Who would’ve thunk it—such ballyhoo about bullet points! It seems content writers either love or absolutely abhor those little black dots.
Representing the critics, Ken Lopez, in The Litigation Consulting Report, lists no fewer than 12 reasons bullet points are bad news, especially for trial graphics. He’d much rather see lawyers actually speaking to the jury, rather than showing them text-heavy presentations riddled with bullet points. Here’s a few examples from his post:
1. People read faster than they hear — 150 words per minute spoken vs. 275 words per minute reading. People will read your bullets before you can say them and stop listening.
6. The more you use bullets the more people will judge you as outdated.
10. Remember, if you are using bullet points, people are likely to tune you out as boring when you most want them to be paying attention.
An author with Presentation Advisors is equally antipathetic towards bullet points in slideshow presentations. PowerPoint and Prezi, he says, aren’t text-based media, but are there to support the information coming out of a speaker’s mouth. What’s more, he gripes, when we use bullets, we tend to lump ideas together on the same slide without giving any one of those ideas a chance to shine.
As a business blogger, I’m kind of partial to bullet points, and from what I’ve been told, Google and the other search engines like them, too. Online searchers who’ve found our blog posts, remember, aren’t getting the information out of our mouths–we have only our written words, with perhaps some charts or pictures, to engage their attention.
That lists and bullet points are generally a good fit for blogs is something I actually stress in corporate blogging training sessions. What I’ve found over the years is that lists help keep readers—and writers—on track.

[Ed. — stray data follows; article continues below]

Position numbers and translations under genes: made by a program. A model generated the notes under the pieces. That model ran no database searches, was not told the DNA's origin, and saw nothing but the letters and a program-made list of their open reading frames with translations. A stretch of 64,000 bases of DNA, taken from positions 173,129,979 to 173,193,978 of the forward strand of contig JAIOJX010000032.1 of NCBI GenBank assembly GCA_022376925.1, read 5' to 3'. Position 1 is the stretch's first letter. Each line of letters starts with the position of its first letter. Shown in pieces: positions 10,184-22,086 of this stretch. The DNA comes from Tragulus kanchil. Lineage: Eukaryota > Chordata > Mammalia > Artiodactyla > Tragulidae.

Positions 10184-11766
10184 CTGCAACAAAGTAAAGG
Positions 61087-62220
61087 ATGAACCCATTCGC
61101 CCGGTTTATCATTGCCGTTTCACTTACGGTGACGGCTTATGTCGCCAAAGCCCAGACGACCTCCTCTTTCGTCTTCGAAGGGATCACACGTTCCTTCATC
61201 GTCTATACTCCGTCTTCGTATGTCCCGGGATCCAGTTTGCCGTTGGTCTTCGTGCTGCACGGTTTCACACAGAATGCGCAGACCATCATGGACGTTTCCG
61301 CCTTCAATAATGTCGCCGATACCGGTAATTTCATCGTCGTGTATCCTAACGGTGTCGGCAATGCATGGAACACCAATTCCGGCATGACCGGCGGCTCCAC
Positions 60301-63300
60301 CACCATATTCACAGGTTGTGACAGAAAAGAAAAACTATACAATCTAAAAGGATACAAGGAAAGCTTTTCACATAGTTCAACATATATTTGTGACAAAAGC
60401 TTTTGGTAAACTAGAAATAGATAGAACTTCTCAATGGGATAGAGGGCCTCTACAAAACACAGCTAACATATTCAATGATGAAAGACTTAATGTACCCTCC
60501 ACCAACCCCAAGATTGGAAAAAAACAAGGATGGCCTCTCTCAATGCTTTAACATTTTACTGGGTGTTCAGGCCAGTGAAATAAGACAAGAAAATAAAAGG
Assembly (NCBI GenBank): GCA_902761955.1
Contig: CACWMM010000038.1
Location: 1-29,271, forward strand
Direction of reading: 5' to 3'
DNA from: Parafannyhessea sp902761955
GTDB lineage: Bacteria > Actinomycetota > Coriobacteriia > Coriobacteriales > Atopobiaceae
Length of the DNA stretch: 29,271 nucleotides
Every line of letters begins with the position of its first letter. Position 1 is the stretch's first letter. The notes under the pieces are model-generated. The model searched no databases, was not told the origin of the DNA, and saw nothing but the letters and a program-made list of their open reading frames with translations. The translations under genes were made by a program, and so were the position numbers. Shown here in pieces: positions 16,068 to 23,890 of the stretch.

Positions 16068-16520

Susan Gunelius (“20 Ideas for Writing a Blog Post”) apparently agrees. She suggests starting with a number, then taking it from there, with. Top 10 lists, 5 things not to do, 3 reasons I love something, etc. These suggestions include:
04 of 20: Photos
Post a photo (or photos) related to your blog topic.
05 of 20: Link Roundup
Write a post that includes a list of links to other blog posts that published great posts or to websites you like.
06 of 20: Current Events
What’s going on in the world? Write a post about an interesting bit of news.
07 of 20: Tips
Write a post to share tips to help your readers accomplish something in an easier, faster or cheaper way.
08 of 20: Recommendations
Share recommendations for your favorite books, websites, movies, or other “favorites” related to your blog topic.
It’s not just online content or presentations, of course. If you’re a fan of late night talk shows, you probably know about David Letterman. His Top Ten Lists were such an effective way of organizing content that, when the talk show host first moved to CBS, NBC unsuccessfully tried to claim ownership of the idea.
Like anything else, of course, bullet points can be both poorly used and over-used. Using parallelism is a good rule, beginning each bullet point with the same part of speech and using the same grammatical form throughout.
And the StackExchange site for Writing has some wisdom to add in this post: “Bullet points are visually attractive and make it easy for a reader to locate important information. Nevertheless, try to use them sparingly: too many bullet-pointed sections in the same document will mean that their impact is lost.”
Those little back dots have their uses in blogging for business!